2016 OIG Work Plan: Hospital Considerations
Janet Hodgdon, Healthcare Consulting Director
Compliance remains a major focus of the Department of Health and Human Services. Through CMS, the OIG and others, oversight of Medicare and Medicaid reimbursement continues to expand. This article summarizes and provides an overview of the recently released 2016 Office of Inspector General (OIG) work plan.
The 2016 OIG work plan relative to possible healthcare fraud and abuse was published in October 2015. The document is filled with new topics and proposed audit activities as well as continuation of audit activities on subjects from years past.
The objectives related to the plan are fairly straightforward:
- Investigate entities that bill or allege to have billed for services not rendered
- Identify providers that manipulate payment by claim coding in an effort to inflate reimbursement
- Identify false claims violations, including billing for unnecessary services
- Identify improper incentive and/or bonus payments realized from quality reporting
Hospital Concerns and Guidance
Provider Based Entities
This is the new “bottomless pit” for the OIG, given the potential for non-compliance with eligibility requirements and billing related issues and opportunities. On the table for review in this work plan are:
- Payment differences between provider based entities and free standing clinics, especially with the recent passage of the 2016 Budget deal, whereby off campus provider based payment differences have been eliminated for new entities.
- Additional beneficiary payment liability.
Review of Inpatient and Outpatient Payments (PPS)
The OIG proposes to use their sophisticated data mining tools as well as computer system matching programs to select claims failing to conform to specific CMS billing requirements. They will focus on those failures to comply with billing instructions that result in hospital overpayments.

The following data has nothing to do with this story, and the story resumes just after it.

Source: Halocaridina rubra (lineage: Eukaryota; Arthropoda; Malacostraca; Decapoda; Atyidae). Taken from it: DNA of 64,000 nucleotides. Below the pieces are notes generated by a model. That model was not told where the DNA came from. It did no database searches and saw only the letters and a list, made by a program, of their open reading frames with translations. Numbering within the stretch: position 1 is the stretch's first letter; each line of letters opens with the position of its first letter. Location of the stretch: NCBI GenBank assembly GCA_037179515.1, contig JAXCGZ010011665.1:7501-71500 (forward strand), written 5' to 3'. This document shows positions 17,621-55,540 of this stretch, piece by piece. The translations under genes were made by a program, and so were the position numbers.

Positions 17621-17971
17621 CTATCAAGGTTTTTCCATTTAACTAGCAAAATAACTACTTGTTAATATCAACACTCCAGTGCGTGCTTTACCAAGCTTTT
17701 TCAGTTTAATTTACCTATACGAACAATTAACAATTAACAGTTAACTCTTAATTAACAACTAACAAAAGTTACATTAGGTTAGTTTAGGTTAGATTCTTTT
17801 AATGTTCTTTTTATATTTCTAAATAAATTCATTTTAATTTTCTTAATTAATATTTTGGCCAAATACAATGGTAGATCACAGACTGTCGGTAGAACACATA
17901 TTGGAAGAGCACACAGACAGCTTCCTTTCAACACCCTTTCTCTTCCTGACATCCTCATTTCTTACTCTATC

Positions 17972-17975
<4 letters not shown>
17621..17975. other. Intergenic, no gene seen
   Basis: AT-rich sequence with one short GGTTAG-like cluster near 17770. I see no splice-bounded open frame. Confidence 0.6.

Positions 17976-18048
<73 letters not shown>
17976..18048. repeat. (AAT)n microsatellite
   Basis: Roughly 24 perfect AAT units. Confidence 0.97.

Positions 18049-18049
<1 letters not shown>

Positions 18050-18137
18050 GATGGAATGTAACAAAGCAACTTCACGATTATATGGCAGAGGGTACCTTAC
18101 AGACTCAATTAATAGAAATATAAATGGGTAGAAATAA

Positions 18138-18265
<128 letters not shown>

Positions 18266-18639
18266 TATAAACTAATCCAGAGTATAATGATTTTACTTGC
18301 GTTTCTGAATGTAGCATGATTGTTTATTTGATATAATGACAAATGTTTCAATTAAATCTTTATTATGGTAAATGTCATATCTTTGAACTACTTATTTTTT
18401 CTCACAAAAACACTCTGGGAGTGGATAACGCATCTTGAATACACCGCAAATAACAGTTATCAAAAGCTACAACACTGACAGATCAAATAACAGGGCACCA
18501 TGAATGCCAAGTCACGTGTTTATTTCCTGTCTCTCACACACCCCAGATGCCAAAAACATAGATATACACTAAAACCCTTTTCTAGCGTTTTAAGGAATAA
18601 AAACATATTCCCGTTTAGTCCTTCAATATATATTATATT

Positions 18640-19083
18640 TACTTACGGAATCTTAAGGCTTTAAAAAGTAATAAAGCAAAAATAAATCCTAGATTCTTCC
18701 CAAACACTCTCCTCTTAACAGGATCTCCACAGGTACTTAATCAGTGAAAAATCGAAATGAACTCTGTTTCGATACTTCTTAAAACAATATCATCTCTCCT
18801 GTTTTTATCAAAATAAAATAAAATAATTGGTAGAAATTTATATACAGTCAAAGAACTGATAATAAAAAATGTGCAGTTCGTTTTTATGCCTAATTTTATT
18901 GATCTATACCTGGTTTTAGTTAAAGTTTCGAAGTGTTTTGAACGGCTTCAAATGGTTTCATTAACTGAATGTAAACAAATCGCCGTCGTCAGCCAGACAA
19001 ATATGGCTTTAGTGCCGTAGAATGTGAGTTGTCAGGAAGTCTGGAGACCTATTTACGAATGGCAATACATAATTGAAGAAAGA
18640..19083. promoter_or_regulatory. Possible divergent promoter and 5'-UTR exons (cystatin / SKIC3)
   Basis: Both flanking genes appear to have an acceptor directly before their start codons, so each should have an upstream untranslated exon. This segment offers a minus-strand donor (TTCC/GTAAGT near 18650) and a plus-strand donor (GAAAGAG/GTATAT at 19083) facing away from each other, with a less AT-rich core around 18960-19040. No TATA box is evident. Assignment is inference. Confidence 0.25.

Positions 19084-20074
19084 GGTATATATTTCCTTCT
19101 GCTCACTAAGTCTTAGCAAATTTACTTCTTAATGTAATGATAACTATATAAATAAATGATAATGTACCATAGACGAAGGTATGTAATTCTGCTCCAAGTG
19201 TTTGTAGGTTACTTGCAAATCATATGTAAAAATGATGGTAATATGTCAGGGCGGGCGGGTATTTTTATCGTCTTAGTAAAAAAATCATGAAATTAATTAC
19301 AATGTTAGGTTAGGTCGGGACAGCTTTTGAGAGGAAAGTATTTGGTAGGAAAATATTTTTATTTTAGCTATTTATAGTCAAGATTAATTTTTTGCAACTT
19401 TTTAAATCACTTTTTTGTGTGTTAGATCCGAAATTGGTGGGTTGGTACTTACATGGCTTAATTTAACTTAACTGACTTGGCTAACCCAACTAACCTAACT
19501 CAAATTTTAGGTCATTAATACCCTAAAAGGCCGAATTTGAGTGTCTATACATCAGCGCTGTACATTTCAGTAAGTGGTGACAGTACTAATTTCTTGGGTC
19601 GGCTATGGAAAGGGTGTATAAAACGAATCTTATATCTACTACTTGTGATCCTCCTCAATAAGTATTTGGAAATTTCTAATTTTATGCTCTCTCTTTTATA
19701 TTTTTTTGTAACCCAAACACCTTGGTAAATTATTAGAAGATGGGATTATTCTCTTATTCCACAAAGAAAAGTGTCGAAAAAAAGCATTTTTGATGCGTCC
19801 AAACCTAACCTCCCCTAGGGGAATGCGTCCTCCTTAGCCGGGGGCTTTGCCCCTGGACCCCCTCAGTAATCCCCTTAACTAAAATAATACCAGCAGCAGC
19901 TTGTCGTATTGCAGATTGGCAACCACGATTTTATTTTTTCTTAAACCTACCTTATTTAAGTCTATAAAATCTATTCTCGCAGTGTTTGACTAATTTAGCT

This type of review is broad and, without more specific criteria, hospitals will be open to an aggregate of potential review issues. Hospitals are advised to monitor and review billing requirements as published in the Internet Only Manuals.
Under OIG review are:
- Overall billing complexity
- Medical necessity and coverage issues
- Coding accuracy
- National correct coding initiatives rules
- Use of Outpatient PPS modifiers
Hospitals should consider the following:
- Assure staff skills and knowledge base
- Perform self-audits
- Formalize a CMS change management process
- Ensure timely charge master maintenance
- Purchase of software claim scrubbers that mimic Medicare code editors to prevent payment related errors in advance of claim submission
The OIG plans to review outlier payments to hospitals to ensure CMS performed necessary reconciliations. These payments are based on hospital cost-to-charge ratios and may also reflect the time value of money, so under scrutiny will likely be the policies and procedures related to price setting along with the medical necessity of services billed.
Outpatient Hospital Dental Claims
Medicare considers dental services to be excluded from Medicare coverage. The plan is to investigate hospital outpatient claims adjudicated to payment for dental related services and possible provider overpayments.